Muizenberg Historical Walk

Posted by on March 14, 2016

Hi there, didn’t you just love reading our Living Letter on the history of Muizenberg? It was jam packed with so much information! If you didn’t get a chance to read it yet, I really would recommend it. Muizenberg was quite the hive of activity in days gone by! Many interesting people seemed to make it their place for rest and restoration. I was really looking forward to strolling along the seaside. I just couldn’t wait to see if I could spy some of those old historical sites!


Our guide, Tony Rozemeyer, regaling us with his tales of Muizenberg.

What perfect weather we had for our walk, led by Tony Rozemeyer, from the Muizenberg Historical Society.
After getting a close up look at the old train station we began our gentle stroll by walking through the subway. Did you get a look at those colourful paintings on the walls? Some of those paintings were done by a group of people who are working hard at reviving Muizenberg to its former glory as a popular holiday destination.


The Muizenberg train station


Muizenberg Subway

Wandering along the Muizenberg-St. James walk, Tony pointed out many houses belonging to millionaires in times gone by. Interestingly many of those houses were designed by Sir Herbert Baker, who designed many famous buildings in South Africa, including Groote Schuur, which was used as a home for the Prime Ministers from 1910 to 1984 and was the site for the signing of the historic “Groote Schuur Minute” between Nelson Mandela and F.W.De Klerk.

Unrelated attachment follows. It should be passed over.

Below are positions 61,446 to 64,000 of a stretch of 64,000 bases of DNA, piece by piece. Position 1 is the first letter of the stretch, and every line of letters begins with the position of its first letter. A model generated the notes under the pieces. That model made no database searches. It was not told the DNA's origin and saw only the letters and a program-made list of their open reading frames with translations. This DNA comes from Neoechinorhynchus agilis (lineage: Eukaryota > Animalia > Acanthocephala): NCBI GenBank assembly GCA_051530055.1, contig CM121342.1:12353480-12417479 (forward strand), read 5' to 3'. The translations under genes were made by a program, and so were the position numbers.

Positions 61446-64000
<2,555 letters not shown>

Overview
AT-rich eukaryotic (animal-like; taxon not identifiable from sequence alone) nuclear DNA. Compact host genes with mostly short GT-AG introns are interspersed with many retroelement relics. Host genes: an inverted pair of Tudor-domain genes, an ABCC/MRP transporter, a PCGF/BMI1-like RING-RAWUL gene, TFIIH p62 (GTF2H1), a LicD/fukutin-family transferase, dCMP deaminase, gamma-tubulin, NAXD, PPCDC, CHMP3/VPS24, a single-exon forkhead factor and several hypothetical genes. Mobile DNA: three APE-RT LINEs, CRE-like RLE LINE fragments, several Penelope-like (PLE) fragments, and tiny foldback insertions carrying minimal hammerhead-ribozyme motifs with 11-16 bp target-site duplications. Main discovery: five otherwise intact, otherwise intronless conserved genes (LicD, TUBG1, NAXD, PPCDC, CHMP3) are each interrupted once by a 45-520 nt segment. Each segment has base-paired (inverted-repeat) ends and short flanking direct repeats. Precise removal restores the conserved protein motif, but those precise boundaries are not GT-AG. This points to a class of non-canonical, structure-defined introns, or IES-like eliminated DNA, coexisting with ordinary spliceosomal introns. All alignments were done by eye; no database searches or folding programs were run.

Later we stopped off at Cecil John Rhodes’ holiday cottage for a tour. After a very informative chat by Tony we walked through Rhodes’ humble holiday home. What an interesting role he played in our country’s history. Although some would debate the effect of some of his policies, claiming he was “an architect of apartheid”, we can’t overlook the positive input he had on our country. If you haven’t read up about him yet why not read through this wikipedia article for a brief history of his life?

Our walk along the Muizenberg Mile took a turn back towards “home” at this point as we headed up onto the mountain via some of the many steps in Muizenberg. We took a shortcut to the Muizenberg Police station, the original home of the first official brick school building in Muizenberg. Did you know that there was a magistrate’s court there? There is talk that someday they would like to hold mock trials there so that members of the public can see how people were tried in days gone by. Now wouldn’t that be fascinating to experience?

Our last two stops at the Kramut of Sayed Abdul Aziz and the Muizenberg Synagogue completed our walk of Muizenberg by reminding us of the many colourful and interesting communities who played a role in establishing Muizenberg in its hey day.


Muizenberg Synagogue

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